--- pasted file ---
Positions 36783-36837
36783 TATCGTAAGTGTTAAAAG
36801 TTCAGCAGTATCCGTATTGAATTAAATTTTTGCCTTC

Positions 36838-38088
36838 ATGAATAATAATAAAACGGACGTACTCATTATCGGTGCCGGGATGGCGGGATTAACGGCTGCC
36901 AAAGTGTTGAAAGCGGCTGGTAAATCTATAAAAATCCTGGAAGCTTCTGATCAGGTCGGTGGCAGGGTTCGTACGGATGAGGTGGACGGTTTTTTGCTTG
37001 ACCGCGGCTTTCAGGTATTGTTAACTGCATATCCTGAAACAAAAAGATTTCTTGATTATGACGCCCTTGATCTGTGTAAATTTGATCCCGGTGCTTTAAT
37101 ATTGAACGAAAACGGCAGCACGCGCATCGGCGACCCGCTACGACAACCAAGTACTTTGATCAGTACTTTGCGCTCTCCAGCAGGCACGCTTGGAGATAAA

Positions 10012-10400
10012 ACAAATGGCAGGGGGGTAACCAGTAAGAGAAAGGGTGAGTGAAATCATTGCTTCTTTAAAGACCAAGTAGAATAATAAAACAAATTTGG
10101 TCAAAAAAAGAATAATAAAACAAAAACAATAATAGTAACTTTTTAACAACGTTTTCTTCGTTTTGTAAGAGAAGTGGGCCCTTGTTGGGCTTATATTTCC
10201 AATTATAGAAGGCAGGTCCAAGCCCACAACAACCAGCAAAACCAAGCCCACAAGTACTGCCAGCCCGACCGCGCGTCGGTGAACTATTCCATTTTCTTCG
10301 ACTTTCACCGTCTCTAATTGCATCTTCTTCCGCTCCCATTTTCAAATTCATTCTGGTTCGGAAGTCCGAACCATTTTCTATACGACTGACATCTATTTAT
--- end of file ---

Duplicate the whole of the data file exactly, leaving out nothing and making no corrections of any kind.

Positions 36783-36837
36783 TATCGTAAGTGTTAAAAG
36801 TTCAGCAGTATCCGTATTGAATTAAATTTTTGCCTTC

Positions 36838-38088
36838 ATGAATAATAATAAAACGGACGTACTCATTATCGGTGCCGGGATGGCGGGATTAACGGCTGCC
36901 AAAGTGTTGAAAGCGGCTGGTAAATCTATAAAAATCCTGGAAGCTTCTGATCAGGTCGGTGGCAGGGTTCGTACGGATGAGGTGGACGGTTTTTTGCTTG
37001 ACCGCGGCTTTCAGGTATTGTTAACTGCATATCCTGAAACAAAAAGATTTCTTGATTATGACGCCCTTGATCTGTGTAAATTTGATCCCGGTGCTTTAAT
37101 ATTGAACGAAAACGGCAGCACGCGCATCGGCGACCCGCTACGACAACCAAGTACTTTGATCAGTACTTTGCGCTCTCCAGCAGGCACGCTTGGAGATAAA

Positions 10012-10400
10012 ACAAATGGCAGGGGGGTAACCAGTAAGAGAAAGGGTGAGTGAAATCATTGCTTCTTTAAAGACCAAGTAGAATAATAAAACAAATTTGG
10101 TCAAAAAAAGAATAATAAAACAAAAACAATAATAGTAACTTTTTAACAACGTTTTCTTCGTTTTGTAAGAGAAGTGGGCCCTTGTTGGGCTTATATTTCC
10201 AATTATAGAAGGCAGGTCCAAGCCCACAACAACCAGCAAAACCAAGCCCACAAGTACTGCCAGCCCGACCGCGCGTCGGTGAACTATTCCATTTTCTTCG
10301 ACTTTCACCGTCTCTAATTGCATCTTCTTCCGCTCCCATTTTCAAATTCATTCTGGTTCGGAAGTCCGAACCATTTTCTATACGACTGACATCTATTTAT